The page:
So your question is - what if one of my funds goes down while another goes up? Well, you should be rebalancing every 6-12 months. This means resetting your funds to their default percentages. So, suppose you chose four funds, each at 25%. At the end of the year, your best performing fund has grown to 28% and your worst one at 22% of your 401K portfolio. You want to rebalance (and the 401K website has an option to do this automatically) until both of them are back at 25%. This means selling the stock that has risen (selling HIGH) and with those gains, purchasing more of the stock that has gone down (buying LOW). It seems counterintuitive to sell the best-performing fund to buy the worst-performing fund, but it locks in the gains from your best performing fund, and it helps you to buy low.

    Hope this investing primer helps.
  11. mountaingoat

    mountaingoat New Member

  12. 1989

    1989 Well-Known Member

    How come there are no gold funds in the 401K options?
  13. scoutjumper

    scoutjumper New Member

    Max out a ROTH IRA first then fund the 401 k.
  14. Highwayman

    Highwayman Member

    To start out put your money in the bright horizon fund that has a date closest to your expected retirement date. It starts out aggressive and gets less so as you near that date.:happy2:
  15. barnyard

    barnyard KTM rider Staff Member

    There are, just not through the Teamsters. The Teamster funds are very, very limited.

    Go to a place like Edward Jones or Fidelity or one of those types of places and listen to the advice they give and follow it.

  16. pkgdriver

    pkgdriver Member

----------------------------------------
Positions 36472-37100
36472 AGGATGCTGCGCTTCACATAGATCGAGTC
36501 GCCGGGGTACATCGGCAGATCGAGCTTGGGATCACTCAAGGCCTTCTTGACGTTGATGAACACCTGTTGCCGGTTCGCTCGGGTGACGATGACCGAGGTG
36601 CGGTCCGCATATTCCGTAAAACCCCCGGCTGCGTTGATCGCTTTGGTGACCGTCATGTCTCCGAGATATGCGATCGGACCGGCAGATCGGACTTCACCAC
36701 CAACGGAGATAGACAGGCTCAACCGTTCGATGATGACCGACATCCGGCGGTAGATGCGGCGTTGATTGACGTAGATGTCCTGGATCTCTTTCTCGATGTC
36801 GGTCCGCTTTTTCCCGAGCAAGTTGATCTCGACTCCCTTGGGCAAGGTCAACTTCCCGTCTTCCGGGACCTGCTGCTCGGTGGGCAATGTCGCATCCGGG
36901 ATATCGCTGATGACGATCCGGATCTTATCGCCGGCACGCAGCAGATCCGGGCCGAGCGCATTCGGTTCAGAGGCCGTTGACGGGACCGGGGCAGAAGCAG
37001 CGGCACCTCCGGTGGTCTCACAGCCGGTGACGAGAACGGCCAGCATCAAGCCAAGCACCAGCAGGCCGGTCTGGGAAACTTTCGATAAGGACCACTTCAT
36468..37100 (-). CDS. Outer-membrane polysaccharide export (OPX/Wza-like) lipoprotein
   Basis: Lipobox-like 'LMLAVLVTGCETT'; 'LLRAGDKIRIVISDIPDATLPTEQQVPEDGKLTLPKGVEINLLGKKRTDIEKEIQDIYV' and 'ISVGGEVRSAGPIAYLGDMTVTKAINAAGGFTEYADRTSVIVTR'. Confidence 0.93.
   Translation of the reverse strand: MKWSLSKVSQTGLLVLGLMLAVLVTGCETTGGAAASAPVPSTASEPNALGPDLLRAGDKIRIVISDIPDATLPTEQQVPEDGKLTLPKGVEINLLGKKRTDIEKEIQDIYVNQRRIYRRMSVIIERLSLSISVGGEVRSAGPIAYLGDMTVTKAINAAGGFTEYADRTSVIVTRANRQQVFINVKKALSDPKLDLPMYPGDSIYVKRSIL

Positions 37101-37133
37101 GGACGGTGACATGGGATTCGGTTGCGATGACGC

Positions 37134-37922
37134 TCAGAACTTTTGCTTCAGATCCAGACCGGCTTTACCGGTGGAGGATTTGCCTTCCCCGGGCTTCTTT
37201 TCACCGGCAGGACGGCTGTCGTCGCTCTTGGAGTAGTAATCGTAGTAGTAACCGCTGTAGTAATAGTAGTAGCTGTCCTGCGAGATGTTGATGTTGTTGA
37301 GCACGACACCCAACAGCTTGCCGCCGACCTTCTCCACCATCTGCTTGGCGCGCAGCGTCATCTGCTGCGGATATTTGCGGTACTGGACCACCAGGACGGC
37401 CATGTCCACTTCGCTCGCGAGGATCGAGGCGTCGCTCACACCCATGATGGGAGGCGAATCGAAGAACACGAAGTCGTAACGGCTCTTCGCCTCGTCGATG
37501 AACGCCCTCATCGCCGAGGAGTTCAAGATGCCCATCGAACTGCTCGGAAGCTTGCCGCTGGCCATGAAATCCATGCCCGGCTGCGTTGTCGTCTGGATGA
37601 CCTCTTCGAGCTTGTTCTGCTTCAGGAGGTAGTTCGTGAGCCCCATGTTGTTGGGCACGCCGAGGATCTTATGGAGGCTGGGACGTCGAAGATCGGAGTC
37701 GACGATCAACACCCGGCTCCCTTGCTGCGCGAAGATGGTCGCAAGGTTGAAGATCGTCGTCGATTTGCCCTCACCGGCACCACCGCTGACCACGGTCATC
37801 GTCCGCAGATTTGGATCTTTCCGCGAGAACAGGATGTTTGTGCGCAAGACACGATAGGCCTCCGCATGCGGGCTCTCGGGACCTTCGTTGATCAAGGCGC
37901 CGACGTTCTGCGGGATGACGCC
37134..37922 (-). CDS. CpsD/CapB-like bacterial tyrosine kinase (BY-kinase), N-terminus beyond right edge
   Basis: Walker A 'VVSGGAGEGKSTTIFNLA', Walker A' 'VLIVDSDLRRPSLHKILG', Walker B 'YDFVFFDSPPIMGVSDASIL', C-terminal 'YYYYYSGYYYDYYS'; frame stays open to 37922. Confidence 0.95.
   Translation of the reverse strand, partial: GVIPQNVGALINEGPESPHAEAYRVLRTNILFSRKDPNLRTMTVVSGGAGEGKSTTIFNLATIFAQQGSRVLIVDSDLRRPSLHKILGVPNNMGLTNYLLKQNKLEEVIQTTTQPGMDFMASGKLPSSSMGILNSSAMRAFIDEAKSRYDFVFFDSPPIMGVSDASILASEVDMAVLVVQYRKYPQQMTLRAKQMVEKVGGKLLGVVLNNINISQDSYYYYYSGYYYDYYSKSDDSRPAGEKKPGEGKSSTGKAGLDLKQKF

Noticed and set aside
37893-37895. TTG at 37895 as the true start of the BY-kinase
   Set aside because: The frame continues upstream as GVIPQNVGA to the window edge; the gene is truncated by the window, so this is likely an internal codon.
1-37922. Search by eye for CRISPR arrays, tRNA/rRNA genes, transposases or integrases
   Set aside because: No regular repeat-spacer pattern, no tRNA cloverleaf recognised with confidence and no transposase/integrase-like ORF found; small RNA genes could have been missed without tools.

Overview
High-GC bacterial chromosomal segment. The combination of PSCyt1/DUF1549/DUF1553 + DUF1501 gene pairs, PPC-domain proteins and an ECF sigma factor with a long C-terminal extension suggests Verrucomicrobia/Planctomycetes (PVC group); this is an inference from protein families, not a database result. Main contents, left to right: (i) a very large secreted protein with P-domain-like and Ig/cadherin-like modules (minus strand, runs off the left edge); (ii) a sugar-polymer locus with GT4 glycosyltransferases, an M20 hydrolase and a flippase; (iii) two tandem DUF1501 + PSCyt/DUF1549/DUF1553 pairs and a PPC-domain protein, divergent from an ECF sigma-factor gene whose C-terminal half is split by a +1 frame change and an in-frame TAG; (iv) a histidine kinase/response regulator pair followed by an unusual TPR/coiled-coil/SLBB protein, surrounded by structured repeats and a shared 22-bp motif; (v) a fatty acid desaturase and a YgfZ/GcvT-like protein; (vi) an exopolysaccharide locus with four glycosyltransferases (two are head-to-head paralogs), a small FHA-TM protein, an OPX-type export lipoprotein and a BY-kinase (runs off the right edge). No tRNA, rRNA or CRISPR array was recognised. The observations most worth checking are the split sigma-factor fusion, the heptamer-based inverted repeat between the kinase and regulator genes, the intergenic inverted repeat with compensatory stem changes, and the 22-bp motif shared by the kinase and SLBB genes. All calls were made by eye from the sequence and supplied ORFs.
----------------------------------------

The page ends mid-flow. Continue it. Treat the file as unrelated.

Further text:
In the Self Managed section of my 401k you can buy an ETF that tracks the price of Gold if thats what you are looking for.

  17. satellitedriver

    satellitedriver Moderator Staff Member

    In the 401K plan is an option to setup an SMA (self managed account).
    In that option,you can buy anything that is available on the open market.
  18. browniehound

    browniehound Well-Known Member

    I have to disagree. The teamster 401k investements are not "very,very limited". My girlfriend has about 5 investment choices (with names I never heard of) in her 401k with no self managed account option. I would call this very limited.

    The UPS-Teamster 401k plan has at least 10 options I can think of off the bat. They offer index funds (SP500,400 and Russell 2K), cash (stable value), bond-funds, an international fund, and then the Bright Horizon funds that changes its investments as you get closer to retirement, i.e. Bright Horizon 2015, 2025, 2035 funds.

    The UPS-Teamster 401k plan also offers the "Self Managed Account" in which you can purchase just about any stock or mutual fund. You may not be able to buy gold directly but I'm sure you could find a fund that invests in gold 100%.

    Am I missing something here? How can these options be described as "very, very, limited"?

    It looks to me that most of the bases are covered in our 401k plan.

    Please clue me in to what is missing here?
  19. wyobill

    wyobill New Member

    I take it your a youngster. When I was working I maxed out my 401 and put it all in SP500 and Russel 2000. It all depends on how much time you have. Any investment is a gamble. Its a royal time to put money in the stock market. You have heard it before (Buy low sell high) and remember to Kiss (keep it simple stupid) :wink2: